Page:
I did not come away with any mind blowing new ideas from APPEC but I have found the voice to articulate what has been bothering me – that monkey on my back – I am on the quest for more knowledge about movement to give more meaningful feedback to students so that they are able to make better decisions in game play and hopefully grow in confidence to stay playing.  I want to continue to use TGfU and Visible thinking routines to help students unpack their thinking and to work out what makes them think/say that and be more aware of explicitly teaching these concepts.  I want to maximise movement and motion in my lessons that encompass problem solving, social discussion, knowledge about movement and decision making/choices in game play.  I want to have games that are progressional and differentiated and are inclusive so that my students, particularly HS girls, are more involved and keep moving and playing beyond Grade 9.  Now I need to figure out where to start and how to action this plan.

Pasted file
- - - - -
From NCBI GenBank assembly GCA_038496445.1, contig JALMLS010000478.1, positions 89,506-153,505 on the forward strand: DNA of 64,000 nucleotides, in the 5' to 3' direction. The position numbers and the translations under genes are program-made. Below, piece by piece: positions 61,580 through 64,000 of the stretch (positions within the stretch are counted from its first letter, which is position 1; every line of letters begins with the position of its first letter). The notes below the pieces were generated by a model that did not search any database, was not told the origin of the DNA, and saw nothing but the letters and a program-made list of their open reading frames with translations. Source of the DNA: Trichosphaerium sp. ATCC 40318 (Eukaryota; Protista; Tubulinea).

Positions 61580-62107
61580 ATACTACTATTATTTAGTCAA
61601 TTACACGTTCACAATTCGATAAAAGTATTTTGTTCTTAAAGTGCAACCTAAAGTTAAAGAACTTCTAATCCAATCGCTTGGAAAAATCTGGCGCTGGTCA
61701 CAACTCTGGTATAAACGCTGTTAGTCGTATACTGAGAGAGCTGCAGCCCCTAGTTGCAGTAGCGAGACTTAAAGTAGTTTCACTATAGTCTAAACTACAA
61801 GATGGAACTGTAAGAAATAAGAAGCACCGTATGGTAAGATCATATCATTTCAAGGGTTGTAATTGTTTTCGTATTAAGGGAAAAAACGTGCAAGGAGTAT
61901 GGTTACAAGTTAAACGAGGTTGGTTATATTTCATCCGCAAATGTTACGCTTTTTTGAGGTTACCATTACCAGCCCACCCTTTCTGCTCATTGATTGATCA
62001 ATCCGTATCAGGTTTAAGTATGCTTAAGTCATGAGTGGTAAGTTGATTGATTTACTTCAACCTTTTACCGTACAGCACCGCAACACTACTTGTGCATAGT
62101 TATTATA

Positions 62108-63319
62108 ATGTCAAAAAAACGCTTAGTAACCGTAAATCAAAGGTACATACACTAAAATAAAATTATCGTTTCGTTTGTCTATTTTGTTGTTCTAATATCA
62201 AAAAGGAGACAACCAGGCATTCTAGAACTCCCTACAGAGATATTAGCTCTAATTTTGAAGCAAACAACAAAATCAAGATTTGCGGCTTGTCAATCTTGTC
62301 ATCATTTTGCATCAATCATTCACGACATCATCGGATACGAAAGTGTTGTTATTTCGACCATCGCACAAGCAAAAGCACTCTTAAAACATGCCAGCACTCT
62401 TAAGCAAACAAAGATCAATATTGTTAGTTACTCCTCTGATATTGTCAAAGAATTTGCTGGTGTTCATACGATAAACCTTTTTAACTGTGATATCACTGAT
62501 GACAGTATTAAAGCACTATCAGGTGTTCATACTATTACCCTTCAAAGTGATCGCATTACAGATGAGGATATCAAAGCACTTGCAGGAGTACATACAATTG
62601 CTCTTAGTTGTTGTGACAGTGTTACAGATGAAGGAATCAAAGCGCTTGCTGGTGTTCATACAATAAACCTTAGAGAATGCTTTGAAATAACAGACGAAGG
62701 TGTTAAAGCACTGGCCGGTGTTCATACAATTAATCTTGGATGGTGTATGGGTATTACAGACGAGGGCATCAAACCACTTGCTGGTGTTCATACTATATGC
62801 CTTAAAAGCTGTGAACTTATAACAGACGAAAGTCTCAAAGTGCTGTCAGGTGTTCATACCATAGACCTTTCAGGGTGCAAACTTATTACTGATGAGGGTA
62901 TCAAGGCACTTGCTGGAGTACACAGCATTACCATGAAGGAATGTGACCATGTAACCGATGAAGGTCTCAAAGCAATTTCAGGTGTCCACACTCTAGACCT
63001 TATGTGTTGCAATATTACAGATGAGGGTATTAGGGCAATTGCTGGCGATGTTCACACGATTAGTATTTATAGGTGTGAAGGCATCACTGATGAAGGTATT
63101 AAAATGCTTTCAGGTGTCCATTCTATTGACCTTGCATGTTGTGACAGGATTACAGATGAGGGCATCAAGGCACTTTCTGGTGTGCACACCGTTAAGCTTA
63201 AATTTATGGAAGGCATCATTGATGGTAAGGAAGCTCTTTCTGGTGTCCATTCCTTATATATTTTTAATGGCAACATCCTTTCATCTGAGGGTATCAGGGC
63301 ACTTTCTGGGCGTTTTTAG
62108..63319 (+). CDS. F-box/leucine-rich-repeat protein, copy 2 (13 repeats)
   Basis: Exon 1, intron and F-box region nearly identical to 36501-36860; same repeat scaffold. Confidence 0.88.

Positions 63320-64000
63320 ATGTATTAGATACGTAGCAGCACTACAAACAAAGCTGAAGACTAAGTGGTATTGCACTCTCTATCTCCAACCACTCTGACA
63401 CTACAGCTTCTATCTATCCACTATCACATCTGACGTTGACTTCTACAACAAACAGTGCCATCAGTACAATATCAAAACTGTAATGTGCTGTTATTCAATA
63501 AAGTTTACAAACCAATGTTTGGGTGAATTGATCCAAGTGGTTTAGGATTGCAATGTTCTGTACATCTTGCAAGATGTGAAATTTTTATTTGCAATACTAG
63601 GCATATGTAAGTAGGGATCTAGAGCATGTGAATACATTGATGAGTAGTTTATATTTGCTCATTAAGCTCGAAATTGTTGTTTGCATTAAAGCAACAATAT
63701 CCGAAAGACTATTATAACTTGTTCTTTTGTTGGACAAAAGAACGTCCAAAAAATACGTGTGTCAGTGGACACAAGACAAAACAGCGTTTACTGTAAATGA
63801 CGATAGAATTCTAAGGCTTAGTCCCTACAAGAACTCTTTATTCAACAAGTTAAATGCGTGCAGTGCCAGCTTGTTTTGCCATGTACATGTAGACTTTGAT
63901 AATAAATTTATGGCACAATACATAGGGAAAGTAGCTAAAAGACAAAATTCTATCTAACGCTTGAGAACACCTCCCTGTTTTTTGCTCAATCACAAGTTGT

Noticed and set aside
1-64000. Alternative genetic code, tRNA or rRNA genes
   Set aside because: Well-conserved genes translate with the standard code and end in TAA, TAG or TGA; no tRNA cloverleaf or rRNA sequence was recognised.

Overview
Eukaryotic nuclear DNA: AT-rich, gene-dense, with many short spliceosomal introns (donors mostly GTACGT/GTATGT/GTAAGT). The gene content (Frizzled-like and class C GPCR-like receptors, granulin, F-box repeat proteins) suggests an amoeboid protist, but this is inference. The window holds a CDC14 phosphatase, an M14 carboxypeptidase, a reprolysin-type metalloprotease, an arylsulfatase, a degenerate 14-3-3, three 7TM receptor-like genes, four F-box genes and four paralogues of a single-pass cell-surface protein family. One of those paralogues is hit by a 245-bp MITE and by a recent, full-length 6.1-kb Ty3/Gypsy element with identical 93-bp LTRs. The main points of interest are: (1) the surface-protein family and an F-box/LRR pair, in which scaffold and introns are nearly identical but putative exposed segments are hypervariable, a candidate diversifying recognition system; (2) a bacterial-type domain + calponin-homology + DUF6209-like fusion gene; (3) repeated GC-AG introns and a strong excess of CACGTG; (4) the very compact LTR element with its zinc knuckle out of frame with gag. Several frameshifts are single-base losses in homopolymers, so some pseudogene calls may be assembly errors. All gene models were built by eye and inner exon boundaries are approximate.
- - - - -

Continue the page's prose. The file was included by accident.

Thank you to the APPEC and ACHPER people – particularly Andy and Shane and my inspiring friend Sporticus for making me articulate and give me new direction and force me to think about how I can go from good to great as a PE teacher.


  • mhamada